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Diagnosing tuberculosis
  1. U Heininger
  1. Correspondence to:
    Professor Ulrich Heininger
    University Children’s Hospital Basel, PO Box, 4005 Basel, Switzerland; Ulrich.Heiningerunibas.ch

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Commentary on the paper by Swingler et al (see page 1153)

Although pulmonary tuberculosis is now reasonably well controlled in most industrialised countries, it still is a major and even increasing medical problem from a global perspective. The World Health Organisation estimated there were 8.8 million new cases worldwide in 2002, with case numbers currently growing by 2.4% per year.1 Many problems surround the fight against tuberculosis, including the emergence of multi-drug resistant Mycobacterium tuberculosis, compliance with treatment, and identification of new cases in order to avoid further spread of the disease. In children, who contract rather than transmit M tuberculosis, early diagnosis followed by appropriate treatment is important to reduce morbidity and mortality.2 However, the frequently non-specific symptoms of disease, interference of BCG immunisation with tuberculin skin testing, uncertainties with the interpretation of x ray findings, and the rare isolation of organisms from bronchial secretions are all factors that contribute to the difficulty in diagnosing pulmonary tuberculosis in children.

In this respect, the work published by Swingler and collaborators in this issue of the Archives of Disease in Childhood is to be applauded.3 This was a prospective cross sectional study from South Africa, an area with a yearly incidence of tuberculosis reaching almost 500/100 000. The diagnostic accuracy of conventional chest x rays (CXR) in detecting enlarged lymph nodes was assessed in children with clinically suspected pulmonary tuberculosis (see article in this issue for definition). In contrast to previous studies on this topic, not only was inter-observer agreement assessed, where agreement between observers does not guarantee that the diagnosis is correct, but spiral chest computerised tomography (CT) scans with contrast injection were used as the reference standard, where any lymph node measuring at least 1 cm in any dimension was considered a positive finding. The reference was established by a paediatric radiologist blinded to CXR findings. The expert panel for chest x rays consisted of three paediatricians and three primary care clinicians with a special interest in tuberculosis who were blinded to the CT results. Physicians knew about the suspected tuberculosis, but it is not stated clearly whether further medical details of individual patients were known to the reviewers or whether members of the panel were also in charge of clinical care for these patients. Furthermore, we do not know if indirect evidence of tuberculous lymphadenitis, such as obstructive hyperaeration or atelectasis, was searched for on the films. These limitations need to be kept in mind. Statistical methods were sound and 100 consecutive children were enrolled.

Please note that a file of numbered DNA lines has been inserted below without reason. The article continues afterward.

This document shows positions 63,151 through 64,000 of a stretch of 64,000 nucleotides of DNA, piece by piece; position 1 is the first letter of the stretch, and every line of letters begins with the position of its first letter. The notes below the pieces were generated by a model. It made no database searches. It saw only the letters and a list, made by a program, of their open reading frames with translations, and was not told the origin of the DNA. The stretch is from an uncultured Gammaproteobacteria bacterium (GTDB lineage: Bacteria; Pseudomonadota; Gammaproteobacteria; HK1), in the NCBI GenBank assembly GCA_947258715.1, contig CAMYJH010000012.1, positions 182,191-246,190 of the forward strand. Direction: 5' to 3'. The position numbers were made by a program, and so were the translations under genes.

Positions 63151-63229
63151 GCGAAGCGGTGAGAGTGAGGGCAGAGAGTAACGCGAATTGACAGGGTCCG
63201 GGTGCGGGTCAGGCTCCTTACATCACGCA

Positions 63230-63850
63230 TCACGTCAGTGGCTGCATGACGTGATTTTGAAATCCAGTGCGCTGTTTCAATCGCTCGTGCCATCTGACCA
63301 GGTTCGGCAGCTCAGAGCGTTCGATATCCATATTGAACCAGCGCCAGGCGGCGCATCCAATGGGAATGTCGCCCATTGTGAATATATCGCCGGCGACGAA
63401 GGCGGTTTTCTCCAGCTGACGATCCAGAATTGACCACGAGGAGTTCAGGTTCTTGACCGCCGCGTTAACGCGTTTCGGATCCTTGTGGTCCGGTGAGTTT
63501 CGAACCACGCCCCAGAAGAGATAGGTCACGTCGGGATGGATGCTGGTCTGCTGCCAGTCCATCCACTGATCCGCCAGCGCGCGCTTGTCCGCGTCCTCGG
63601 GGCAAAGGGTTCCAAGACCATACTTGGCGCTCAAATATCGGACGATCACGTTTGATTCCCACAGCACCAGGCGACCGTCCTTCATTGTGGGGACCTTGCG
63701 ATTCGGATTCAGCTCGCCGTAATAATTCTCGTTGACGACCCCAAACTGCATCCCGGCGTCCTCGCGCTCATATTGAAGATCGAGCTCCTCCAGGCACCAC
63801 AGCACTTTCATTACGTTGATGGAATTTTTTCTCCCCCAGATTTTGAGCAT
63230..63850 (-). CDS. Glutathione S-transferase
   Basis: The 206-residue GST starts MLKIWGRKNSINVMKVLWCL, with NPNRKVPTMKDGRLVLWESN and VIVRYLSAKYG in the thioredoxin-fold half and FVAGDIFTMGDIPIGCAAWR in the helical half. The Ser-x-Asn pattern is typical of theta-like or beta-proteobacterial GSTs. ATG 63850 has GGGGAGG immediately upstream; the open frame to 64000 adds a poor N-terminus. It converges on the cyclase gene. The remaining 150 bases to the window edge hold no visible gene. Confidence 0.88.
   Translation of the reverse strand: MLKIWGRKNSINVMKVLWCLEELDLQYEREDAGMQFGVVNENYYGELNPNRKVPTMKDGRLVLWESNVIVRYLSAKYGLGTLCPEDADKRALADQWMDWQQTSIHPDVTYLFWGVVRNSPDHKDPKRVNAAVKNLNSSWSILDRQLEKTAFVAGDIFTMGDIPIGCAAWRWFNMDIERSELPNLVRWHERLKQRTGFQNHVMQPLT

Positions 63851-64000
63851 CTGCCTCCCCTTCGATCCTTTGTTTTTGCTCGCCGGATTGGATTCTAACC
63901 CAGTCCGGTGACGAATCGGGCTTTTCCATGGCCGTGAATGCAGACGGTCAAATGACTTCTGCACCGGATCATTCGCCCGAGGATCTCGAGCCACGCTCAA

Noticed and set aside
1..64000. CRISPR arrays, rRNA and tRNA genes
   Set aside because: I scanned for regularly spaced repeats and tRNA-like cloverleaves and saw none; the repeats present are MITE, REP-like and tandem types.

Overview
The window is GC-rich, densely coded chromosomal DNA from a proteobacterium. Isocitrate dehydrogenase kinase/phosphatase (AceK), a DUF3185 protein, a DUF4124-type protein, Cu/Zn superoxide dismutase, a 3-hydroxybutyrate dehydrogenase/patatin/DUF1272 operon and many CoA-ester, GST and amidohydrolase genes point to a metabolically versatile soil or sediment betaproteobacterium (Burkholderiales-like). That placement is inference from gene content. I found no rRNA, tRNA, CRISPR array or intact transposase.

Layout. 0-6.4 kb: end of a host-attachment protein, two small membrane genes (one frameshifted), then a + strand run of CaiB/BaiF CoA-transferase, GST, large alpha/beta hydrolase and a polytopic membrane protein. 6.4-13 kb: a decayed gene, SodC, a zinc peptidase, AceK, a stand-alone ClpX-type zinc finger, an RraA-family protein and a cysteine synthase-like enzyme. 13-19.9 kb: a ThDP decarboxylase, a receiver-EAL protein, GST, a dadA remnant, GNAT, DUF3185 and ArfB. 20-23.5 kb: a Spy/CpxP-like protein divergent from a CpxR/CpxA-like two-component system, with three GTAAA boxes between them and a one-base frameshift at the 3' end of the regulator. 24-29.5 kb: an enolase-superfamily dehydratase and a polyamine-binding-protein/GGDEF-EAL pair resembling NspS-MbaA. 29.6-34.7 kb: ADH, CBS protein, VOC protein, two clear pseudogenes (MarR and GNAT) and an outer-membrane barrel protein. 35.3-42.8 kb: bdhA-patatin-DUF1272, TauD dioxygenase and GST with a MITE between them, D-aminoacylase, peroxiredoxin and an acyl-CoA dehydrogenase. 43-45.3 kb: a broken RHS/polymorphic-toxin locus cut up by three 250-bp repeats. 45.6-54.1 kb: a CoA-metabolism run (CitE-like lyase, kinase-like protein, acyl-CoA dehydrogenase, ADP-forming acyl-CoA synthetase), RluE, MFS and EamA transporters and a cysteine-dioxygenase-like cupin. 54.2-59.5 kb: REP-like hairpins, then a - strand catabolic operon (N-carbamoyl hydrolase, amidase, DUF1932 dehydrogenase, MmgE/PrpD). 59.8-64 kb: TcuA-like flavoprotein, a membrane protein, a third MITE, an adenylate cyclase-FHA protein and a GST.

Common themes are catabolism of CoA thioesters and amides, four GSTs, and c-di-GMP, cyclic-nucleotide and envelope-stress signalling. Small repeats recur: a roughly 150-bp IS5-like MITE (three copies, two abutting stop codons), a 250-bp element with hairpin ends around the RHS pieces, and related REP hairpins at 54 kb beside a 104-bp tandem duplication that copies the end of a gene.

Overall, the accuracy of CXR interpretation was disappointing.

First, sensitivity and specificity were 67% and 59%, respectively. In other words, a third of enlarged lymph nodes, as determined by the reference method, were not detected on CXR and almost half of supposedly enlarged lymph nodes on CXR were not confirmed by CT. While the lack of sensitivity may delay or even prevent diagnosis, the lack of specificity could lead to unnecessary further diagnostic tests and/or unjustified treatment. But is this really the case? Doubtless, spiral CT is not available in most health care settings and radiographic imaging in cases of suspected tuberculosis rests on conventional CXR in most centres. However, no data are available which would confirm that tuberculosis is overlooked on initial x rays to such an extent nor do we know the magnitude of erroneous treatments for presumed pulmonary tuberculosis which in fact is not present in the patient. As a major limitation of this study, no data on the clinical course of the patients, any further imaging studies performed later in the course of suspected tuberculosis, or microbiological confirmation of tuberculosis is provided. This makes final interpretation of the accuracy of the reference standard impossible.

Second, in contrast to current textbook recommendations, assessment of both antero-posterior and lateral CXR did not improve sensitivity significantly.4 This has major implications because, if a second view does not improve detection of enlarged lymph nodes, radiation exposure could be reduced and resources thus be saved.

The validity of the reference standard, that is the CT scans, is most critical. A companion paper from members of the South African group spreads doubt about its reliability.5 Using the same cohort of 100 children, the paediatric radiologist’s lymph node assessments of the CT scans were controlled by three other radiologists independently. Unfortunately, the κ statistics, as a measure of agreement beyond chance, were only in the range of 0.6, which is generally considered to be only moderate.6

However, where CT is available, this could prove to be a useful tool in cases of children with suspected pulmonary tuberculosis in the future, as is suggested by the findings of this study. Whether CT should be performed instead of or in addition to conventional CXR will remain a matter of debate until results from further studies with long term follow up of patients allow us to better assess the sensitivity and specificity of both methods. In the meantime, I am afraid we are not much further advanced in radiographic imaging of suspected pulmonary tuberculosis.

Commentary on the paper by Swingler et al (see page 1153)

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  • Competing interests: none declared

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